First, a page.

With a few exceptions, available literature tends to uphold the view that technology has become a universally relevant concept in every business organization. Some argue that a consistent and positive relationship exists between Marketing and Technology. This paper therefore, proposes that with its effects on marketing, organizations and practitioner can create a symbiotic relationship between Marketing and Technology with the ultimate objective of sustaining or improving current marketing performances of these organizations. Our focus is to examine technology (ies) and it(s) effect on marketing activities and decisions.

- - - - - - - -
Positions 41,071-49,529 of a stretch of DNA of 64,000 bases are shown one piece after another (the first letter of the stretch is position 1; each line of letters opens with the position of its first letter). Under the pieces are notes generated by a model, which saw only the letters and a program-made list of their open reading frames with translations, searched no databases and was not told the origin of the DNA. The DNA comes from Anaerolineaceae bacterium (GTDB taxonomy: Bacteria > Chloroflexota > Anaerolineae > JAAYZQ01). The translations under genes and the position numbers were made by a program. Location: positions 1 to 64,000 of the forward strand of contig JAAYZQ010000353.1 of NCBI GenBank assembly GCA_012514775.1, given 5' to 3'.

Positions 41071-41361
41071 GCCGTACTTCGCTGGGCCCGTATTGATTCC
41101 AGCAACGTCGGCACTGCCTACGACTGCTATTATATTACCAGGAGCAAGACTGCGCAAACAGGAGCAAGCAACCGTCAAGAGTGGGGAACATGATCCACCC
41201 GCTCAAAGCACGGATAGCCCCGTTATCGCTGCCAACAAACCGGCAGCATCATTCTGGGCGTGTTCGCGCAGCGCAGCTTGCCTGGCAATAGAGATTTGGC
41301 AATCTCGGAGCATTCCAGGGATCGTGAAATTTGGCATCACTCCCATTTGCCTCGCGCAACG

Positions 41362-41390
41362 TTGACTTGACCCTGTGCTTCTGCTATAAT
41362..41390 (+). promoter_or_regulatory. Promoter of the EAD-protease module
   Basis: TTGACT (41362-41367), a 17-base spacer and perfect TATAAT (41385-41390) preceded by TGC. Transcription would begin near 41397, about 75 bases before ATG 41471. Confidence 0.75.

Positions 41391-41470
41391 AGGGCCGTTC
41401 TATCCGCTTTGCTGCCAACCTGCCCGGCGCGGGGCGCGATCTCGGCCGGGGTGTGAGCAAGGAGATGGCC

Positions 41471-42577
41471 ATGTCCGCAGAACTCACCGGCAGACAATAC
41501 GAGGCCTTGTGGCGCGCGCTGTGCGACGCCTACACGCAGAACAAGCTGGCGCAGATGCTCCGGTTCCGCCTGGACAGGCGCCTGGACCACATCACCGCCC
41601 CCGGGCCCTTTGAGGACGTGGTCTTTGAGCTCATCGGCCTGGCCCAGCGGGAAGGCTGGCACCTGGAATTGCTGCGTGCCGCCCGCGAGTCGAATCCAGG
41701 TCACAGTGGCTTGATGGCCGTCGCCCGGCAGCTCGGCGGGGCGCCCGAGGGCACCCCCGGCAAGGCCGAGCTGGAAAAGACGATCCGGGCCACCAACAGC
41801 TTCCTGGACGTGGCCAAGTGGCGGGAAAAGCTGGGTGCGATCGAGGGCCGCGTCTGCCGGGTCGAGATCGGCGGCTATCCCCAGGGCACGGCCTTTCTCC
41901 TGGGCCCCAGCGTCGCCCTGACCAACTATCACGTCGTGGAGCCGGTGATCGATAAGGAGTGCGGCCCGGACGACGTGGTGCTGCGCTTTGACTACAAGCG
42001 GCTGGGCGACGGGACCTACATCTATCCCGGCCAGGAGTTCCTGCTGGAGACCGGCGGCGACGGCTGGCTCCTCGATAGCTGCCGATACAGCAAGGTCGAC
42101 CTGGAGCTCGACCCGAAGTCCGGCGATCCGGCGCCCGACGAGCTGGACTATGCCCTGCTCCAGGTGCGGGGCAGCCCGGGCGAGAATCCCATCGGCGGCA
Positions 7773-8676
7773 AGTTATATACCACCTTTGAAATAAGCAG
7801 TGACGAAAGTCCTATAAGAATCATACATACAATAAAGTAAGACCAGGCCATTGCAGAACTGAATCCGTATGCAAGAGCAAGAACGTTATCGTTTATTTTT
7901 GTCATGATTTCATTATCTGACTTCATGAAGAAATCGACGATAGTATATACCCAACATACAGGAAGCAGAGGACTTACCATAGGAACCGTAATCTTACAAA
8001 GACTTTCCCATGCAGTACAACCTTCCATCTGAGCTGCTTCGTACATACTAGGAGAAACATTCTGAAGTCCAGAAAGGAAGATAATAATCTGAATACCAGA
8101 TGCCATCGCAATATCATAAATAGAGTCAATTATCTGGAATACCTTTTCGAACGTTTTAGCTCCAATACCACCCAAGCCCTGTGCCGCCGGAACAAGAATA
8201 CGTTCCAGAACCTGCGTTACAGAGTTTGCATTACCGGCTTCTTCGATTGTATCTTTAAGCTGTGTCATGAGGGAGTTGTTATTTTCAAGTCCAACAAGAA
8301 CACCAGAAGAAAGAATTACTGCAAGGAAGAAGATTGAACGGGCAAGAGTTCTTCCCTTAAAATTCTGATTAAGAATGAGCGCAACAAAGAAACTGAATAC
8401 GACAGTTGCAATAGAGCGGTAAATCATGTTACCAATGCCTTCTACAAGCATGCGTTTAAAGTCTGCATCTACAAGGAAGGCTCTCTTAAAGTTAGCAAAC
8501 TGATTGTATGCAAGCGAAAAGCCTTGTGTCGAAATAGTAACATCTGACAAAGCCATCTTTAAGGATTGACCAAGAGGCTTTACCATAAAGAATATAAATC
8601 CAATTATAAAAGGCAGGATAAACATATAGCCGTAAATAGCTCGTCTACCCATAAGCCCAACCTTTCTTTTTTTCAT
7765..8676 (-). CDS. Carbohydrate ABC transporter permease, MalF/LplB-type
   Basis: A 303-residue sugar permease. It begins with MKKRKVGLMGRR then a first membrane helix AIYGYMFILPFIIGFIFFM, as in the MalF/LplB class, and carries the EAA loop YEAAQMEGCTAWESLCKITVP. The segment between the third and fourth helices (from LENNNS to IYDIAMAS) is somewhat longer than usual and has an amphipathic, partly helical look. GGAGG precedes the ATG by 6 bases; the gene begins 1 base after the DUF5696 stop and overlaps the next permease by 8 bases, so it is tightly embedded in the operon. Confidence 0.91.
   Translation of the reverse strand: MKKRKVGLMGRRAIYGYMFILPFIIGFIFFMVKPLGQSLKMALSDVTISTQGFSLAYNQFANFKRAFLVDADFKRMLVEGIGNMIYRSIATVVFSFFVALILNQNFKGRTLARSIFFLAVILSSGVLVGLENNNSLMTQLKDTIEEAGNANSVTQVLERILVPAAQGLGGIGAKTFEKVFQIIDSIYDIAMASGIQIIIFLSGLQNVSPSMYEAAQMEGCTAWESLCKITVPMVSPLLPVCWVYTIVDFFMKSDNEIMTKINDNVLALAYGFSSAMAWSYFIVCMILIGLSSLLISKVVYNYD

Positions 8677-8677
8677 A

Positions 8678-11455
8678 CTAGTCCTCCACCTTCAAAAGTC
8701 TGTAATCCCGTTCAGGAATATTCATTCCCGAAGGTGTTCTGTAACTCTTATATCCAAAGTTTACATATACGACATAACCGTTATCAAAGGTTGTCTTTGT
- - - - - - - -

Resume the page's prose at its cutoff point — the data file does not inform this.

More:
INTRODUCTION Drucker, (1980), observed that the business environment of the recent past has been characterized by turbulence. This has resulted on the reassessment of the growth prospects of various industries as well as dramatic upheavals in the relative positions of firms within these industries. The causes of these changes are numerous but it is by now apparent that a major cause of this upheaval is technology. Although technology has been ignored in most traditional considerations of economic or managerial behavior, it is no longer taken for granted. It has even risen to the forefront in debates on world and national economic policies and on the future of specific industries and markets. This paper attempts to examine the issues associated with technology in marketing and its impact not so much as in terms of the “quantity” of work and time employed to do the work, but rather in terms of the “quality” of the activity in marketing and its contributions. Today, marketers use technology to improve the quality of products and services offering. These new and evolving technologies coupled with increase management sophistication have transformed marketing from the creative art of yesterday into a true
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